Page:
Signal Wizard 3.0 is a very powerful audio signal processor that features multichannel synchronous processing. It can mix, amplify, filter, delay and adjust the phase of individual input signals, selected by using the included intuitive PC software. Signal Wizard 3.0 features a 24-bit, 96 kHz codec with six analog input and eight analog output channels, and an internal DSP processing speed of 0.6 GMACs. Signal Wizard 3.0 also incorporates two digital audio (S/PDIF) inputs and outputs. Like its two channel equivalent Signal Wizard 2.5, the software requires no knowledge of mathematics or programming.
Signal Wizard 3.0 includes very powerful mixer functions – any channel can be blended with any or all of the other channels in any proportion, since the system incorporates mixer units at the input and output signal stages. Signal Wizard 3.0ʼs unique filter design engine enables standard filter types to be created using the easy-to-use graphical software, but it also allows completely arbitrary frequency responses, both in amplitude and phase, to be realized via a simple text file import. Read the rest of this entry »
400W car power amplifier. Based on a push-pull converter with TL494 (KA7500) driver, 500W of power is enough for four TDA7294 integrated amplifiers. Three three-digit multimeters on front-panel shows actual battery voltage, temperature, and estimated output power.
4x100W car audio amplifier – [Link]
The PIC32 acts as USB host to the attached memory stick, which contains all my favorite tunes in .sid format from the HVSC. I used Elm Chan’s FatFs library because it hat LFS (long filename support) together with the Microchip USB stack.
PIC32 drives SID audio chip update – [Link]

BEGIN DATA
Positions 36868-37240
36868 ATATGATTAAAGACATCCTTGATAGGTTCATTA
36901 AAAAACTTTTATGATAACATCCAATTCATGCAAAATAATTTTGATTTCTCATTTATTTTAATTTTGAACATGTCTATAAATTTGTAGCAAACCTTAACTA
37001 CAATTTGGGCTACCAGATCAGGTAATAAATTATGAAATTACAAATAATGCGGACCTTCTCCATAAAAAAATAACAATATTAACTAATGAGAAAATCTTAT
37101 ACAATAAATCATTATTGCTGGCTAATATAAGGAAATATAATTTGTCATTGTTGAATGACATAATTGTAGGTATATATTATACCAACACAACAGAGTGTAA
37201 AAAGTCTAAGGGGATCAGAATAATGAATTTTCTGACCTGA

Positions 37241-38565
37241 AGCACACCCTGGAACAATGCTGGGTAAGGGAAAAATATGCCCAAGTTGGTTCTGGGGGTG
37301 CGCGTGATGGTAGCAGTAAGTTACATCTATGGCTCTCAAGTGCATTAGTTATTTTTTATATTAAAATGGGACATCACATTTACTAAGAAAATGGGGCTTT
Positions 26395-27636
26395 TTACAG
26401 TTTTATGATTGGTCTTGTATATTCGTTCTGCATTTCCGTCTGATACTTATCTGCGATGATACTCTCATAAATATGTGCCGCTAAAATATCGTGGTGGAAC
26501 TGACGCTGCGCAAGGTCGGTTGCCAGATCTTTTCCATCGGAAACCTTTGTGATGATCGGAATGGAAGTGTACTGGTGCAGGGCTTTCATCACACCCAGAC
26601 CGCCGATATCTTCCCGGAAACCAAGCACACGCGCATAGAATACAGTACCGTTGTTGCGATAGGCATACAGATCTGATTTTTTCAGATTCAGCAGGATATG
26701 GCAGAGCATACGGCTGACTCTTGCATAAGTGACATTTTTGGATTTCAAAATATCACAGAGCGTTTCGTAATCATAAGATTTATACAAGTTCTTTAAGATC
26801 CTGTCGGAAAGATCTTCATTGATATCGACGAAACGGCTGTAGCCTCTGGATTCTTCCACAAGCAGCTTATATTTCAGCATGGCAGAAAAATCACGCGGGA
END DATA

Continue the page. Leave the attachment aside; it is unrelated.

After doing some project with vintage tube I got the idea of doing a audio spectrum display with “magic eyes tube”. and drive those with a AVR MCU with Fast Fourier Transform
Vintage Audio Spectrum Display – [Link]
The purpose of this project is to make an audio visualizer to demonstrate the use of the Nokia 3310 LCD as a graphical display. By audio visualizer, I mean the visualization like Winamp, XMMS, or Windows Media player. This project utilizes a fixed point FFT (fast fourier transform) algorithm to convert the discrete audio samples in time into frequency. This allows us to graph bars for each frequency as the music is playing. In other words, different bars dance around for the bass, midrange, treble, and all the points in between.
Audio Visualization with Nokia 3310 LCD and FFT - [Link]
I love the LM386. It’s a complete amplifier in an 8 pin DIP chip! All that is needed to build an audio amp are a few external components most of which are decoupling capacitors. It is well suited to low power applications and runs just fine on a 9 volt battery or any voltage supply from 4-12 volts. It has a low quiescent current drain of only 4mA so it won’t kill a battery right away if you leave it on and idle. The gain is internally set to 20 but the addition of an external resistor and capacitor between pins 1 and 8 will increase the gain to any value from 20 to 200. An increase in bass frequency can be facilitated by adding a 10K resistor and .033 uf capacitor in series between pins 1 and 5.
The 1/2 watt LM386 Audio Amplifier – [Link]
Markus shared his latest SID player in the project log forum:
I am currently working on a kind of hybrid between an emulated and a real SID Player. The CPU and CIA stuff runs emulated on a PIC32 and the sound is generated by a hardware SID chip.
I had the TinySID emulator already running on the PIC32 in the past, and now had the idea, that it would be cool to have the sound being generated by a real SID. To say it with NVIDIA’s words: The way it’s meant to be played
PIC32 drives SID audio chip - [Link]
dangerousprototypes.com writes: [via]
Beth from scanlime has posted a detailed explanation of her development of an S/PDIF encoder object for the Parallax Propeller.
The source code is open under an MIT-style license. If you’re a Propeller enthusiast it should be easy to implement this code to give your next sound project a digital output. Beth hopes that this code will inspire non-Propeller users to explore digital audio on a different microcontroller platform!
S/PDIF Digital Audio on the Parallax Propeller – [Link]